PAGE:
“… by January 1949, Pakistan undeniably held military control over the Northern Areas; the area was administered by local authorities, not those of the Jammu and Kashmir Government, with the assistance of Pakistani officials …”
In a subsequent case, headed by the then Chief Justice of Pakistan, Mr. Saqib Nisar, the Court proposed Gilgit-Baltistan Order 2019, which provides extensive autonomy to the people of Gilgit-Baltistan, much like that of other provinces.Additionally, the Court observed as follows:
“This Court has not hesitated in the past to give legal recognition to the aspirations of people who have unhesitatingly, enthusiastically (and, if we may put it like that, joyously) cast their lot with Pakistan right from the beginning. We do not hesitate now to take the matter further. Therefore, we do not just provide judicial imprimatur to the proposed framework: we also give it permanence so that the people of GB have unassailable confidence that their rights, and the enjoyment thereof, is not subject to the whims and caprice of every passing majority, but are firmly grounded in the Constitution itself.”
To conclude, in light of the arguments raised, facts presented, and authorities cited, I believe that Gilgit-Baltistan deserves to be the fifth province of Pakistan considering the unconditional accession it announced more than seven decades ago. Furthermore, it does not affect Pakistan’s stance on Kashmir as it was an ‘independent’ and a ‘sovereign’ territory when it joined Pakistan – having dethroned the Dogras. Henceforth, a mere constitutional amendment in Article 1 of the Constitution by the Pakistan’s leadership would accord the millions of people their right to identity and nationhood. Even if India argues that it must be governed under international law on the ground that it was governed by Kashmiris before independence, I believe the dispute has reached a point where a permanent settlement of the conflict has become inevitable to maintain global peace and preserve international security – which is the object of international law. Lastly, by showing great concern for granting peoples of the international community “the right to self-determination,” under international law provides an impetus towards the settlement of the dispute at hand accounting for the best interests of the people of GB. Also, the Gilgit-Baltistan Assembly has moved two separate resolutions to be declared a province. Moreover, Pakistan’s claim over the territory is reinforced given the fact that ever since liberation, the region remained under the direct administrative control of Pakistan. Therefore, the history, legal and political instruments and international authorities are inclined to elevate the status of Gilgit-Baltistan to a permanent and constitutional province.
The opinions expressed in the articles are those of the authors. They do not purport to reflect the opinions or views of the Research Society of International Law (RSIL), its editorial team, or its affiliated organizations. Moreover, the articles are based upon information the authors consider reliable, but neither RSIL nor its affiliates warrant its completeness or accuracy, and it should not be relied upon as such.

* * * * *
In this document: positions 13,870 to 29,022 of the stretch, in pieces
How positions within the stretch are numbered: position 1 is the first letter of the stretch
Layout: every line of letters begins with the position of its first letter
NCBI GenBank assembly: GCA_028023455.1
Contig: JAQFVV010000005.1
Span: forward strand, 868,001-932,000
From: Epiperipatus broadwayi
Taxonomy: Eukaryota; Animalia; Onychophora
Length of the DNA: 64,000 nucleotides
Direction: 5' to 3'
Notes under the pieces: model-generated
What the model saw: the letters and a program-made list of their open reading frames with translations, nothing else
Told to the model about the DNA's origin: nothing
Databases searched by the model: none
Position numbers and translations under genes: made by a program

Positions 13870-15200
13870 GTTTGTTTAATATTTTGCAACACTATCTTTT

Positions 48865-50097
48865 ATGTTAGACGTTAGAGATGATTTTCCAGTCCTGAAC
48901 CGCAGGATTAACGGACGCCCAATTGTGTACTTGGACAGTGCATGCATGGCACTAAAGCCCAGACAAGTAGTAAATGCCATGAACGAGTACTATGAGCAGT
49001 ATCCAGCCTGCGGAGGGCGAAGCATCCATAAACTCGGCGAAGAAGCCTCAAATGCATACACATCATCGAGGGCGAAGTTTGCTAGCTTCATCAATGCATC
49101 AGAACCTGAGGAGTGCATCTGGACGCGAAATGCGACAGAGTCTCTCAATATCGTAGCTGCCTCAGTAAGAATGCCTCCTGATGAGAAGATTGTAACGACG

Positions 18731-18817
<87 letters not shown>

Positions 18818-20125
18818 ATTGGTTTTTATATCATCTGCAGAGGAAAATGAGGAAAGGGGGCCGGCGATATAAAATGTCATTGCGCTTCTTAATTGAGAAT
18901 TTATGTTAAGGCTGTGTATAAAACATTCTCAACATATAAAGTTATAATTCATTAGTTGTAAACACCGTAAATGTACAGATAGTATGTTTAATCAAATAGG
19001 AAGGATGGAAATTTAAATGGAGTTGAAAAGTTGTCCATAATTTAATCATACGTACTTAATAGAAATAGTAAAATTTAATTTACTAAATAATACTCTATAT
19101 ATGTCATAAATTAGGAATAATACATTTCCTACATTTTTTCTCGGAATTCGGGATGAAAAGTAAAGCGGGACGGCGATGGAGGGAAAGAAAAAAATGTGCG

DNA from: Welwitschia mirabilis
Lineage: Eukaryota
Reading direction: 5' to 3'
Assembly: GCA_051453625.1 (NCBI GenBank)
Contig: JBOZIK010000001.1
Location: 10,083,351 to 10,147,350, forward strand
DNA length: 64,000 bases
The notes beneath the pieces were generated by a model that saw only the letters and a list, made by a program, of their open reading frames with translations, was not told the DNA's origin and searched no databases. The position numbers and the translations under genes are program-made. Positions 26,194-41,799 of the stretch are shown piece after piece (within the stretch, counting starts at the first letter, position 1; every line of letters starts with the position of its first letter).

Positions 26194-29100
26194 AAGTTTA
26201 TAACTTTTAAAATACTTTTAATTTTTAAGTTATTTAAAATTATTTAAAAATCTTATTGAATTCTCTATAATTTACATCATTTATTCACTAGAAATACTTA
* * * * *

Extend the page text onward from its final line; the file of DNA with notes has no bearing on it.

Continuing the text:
Ali Usman, ‘Gilgit Ka Inqalab [The Revolution of Gilgit],’ Sang-e-Meel Publications. Pakistan. 2012, p.51
 Major William Alexander Brown, ‘The Gilgit Rebellion 1947,’ Ibex .
 Martin Sökefeld, ‘Jang azadi: Perspectives on a Major Theme in Northern Areas’ History,’ in Stellrecht (ed.), : The Past in the Present: Horizons of Remembering in the Pakistan Himalaya. Köln, Köppe. , 66-67;
Ahmed Hasan Dani, ‘History of Northern Areas of Pakistan,’ Sang-e-Meel Publications, Lahore , 341-346.
Aziz Ali Dad, ‘Boundaries and Identities: The Case of Gilgit-Baltistan,’ In: Crossroads Asia Working Paper Series, No. 34. 
 Hermann Kreutzmann, ‘Boundaries and Spaces in Gilgit-Baltistan in Contemporary South Asia’, Routledge, London 
Note: Prof. Hermann Kreutzmann, a German Geographer, has investigated the boundaries of Gilgit-Baltistan in both pre-colonial and post-colonial settings.
 Caylee Hong, ‘Law and Liminality in Gilgit-Baltistan: Managing Natural Resources in Constitutional Limbo’ uses the concept of “liminality” in an anthropological sense. I have relied upon it to argue that the politico-legal transitions in recognizing different states of Gilgit-Baltistan have its status ‘indeterminate’ and vague.
 The draconic Frontier Crimes Regulations (FCR), which remained effective after liberation; Northern Area Advisory Council (NAAC), 1969 with minimal powers for the locals; Gilgit-Baltistan Empowerment and Self-Governance Order, 2009, an order which semi-autonomy to the locals to govern the region; and the PMLN’s notorious The Gilgit-Baltistan Order 2018, which provided significant powers to the local authorities, however the absolute and ultimate power rested with the Prime Minister of Pakistan.
 Shoukat Ali Kashmiri, ‘Granting provincial status to Gilgit-Baltistan is nothing but “lollipop”.’
 The UN Resolution of 13 August, 1948, article 3
 Afzal Shigri, ‘Constitutional rights denied,’ The DAWN (published on 04 Aug 2018)
 Civil Aviation Case-2019
 ‘Gilgit-Baltistan and international law,’ The World Times (Published in March 2019)
 Iftikhar A. Khan, ‘SC approves draft Gilgit-Baltistan governance order,’ The DAWN (Published in January 18, 2019)
 Afzal Shigri, ‘Institute of Policy Studies’ Eighth Meeting on Kashmir.’ The Former IGP Sindh emphasized the importance of making Gilgit-Baltistan the fifth province of Pakistan.